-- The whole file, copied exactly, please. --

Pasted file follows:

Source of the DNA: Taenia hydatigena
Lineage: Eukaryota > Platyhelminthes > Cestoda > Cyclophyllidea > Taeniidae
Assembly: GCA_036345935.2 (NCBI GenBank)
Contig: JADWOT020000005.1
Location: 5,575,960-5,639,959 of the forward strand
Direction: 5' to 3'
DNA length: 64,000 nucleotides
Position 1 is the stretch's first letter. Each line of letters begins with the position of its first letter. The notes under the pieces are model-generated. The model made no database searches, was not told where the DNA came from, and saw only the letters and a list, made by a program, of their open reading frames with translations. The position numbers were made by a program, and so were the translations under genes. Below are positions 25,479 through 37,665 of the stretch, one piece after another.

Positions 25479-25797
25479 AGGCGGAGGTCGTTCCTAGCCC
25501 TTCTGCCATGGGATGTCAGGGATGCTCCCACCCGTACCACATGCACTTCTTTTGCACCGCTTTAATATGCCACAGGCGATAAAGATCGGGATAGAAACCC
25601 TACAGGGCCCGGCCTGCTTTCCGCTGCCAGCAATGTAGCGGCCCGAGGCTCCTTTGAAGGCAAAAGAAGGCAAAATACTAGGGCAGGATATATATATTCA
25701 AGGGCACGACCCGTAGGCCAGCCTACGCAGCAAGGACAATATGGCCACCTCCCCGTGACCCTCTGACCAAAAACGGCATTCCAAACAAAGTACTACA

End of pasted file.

Source of the DNA: Taenia hydatigena
Lineage: Eukaryota > Platyhelminthes > Cestoda > Cyclophyllidea > Taeniidae
Assembly: GCA_036345935.2 (NCBI GenBank)
Contig: JADWOT020000005.1
Location: 5,575,960-5,639,959 of the forward strand
Direction: 5' to 3'
DNA length: 64,000 nucleotides
Position 1 is the stretch's first letter. Each line of letters begins with the position of its first letter. The notes under the pieces are model-generated. The model made no database searches, was not told where the DNA came from, and saw only the letters and a list, made by a program, of their open reading frames with translations. The position numbers were made by a program, and so were the translations under genes. Below are positions 25,479 through 37,665 of the stretch, one piece after another.

Positions 25479-25797
25479 AGGCGGAGGTCGTTCCTAGCCC
25501 TTCTGCCATGGGATGTCAGGGATGCTCCCACCCGTACCACATGCACTTCTTTTGCACCGCTTTAATATGCCACAGGCGATAAAGATCGGGATAGAAACCC
25601 TACAGGGCCCGGCCTGCTTTCCGCTGCCAGCAATGTAGCGGCCCGAGGCTCCTTTGAAGGCAAAAGAAGGCAAAATACTAGGGCAGGATATATATATTCA
25701 AGGGCACGACCCGTAGGCCAGCCTACGCAGCAAGGACAATATGGCCACCTCCCCGTGACCCTCTGACCAAAAACGGCATTCCAAACAAAGTACTACA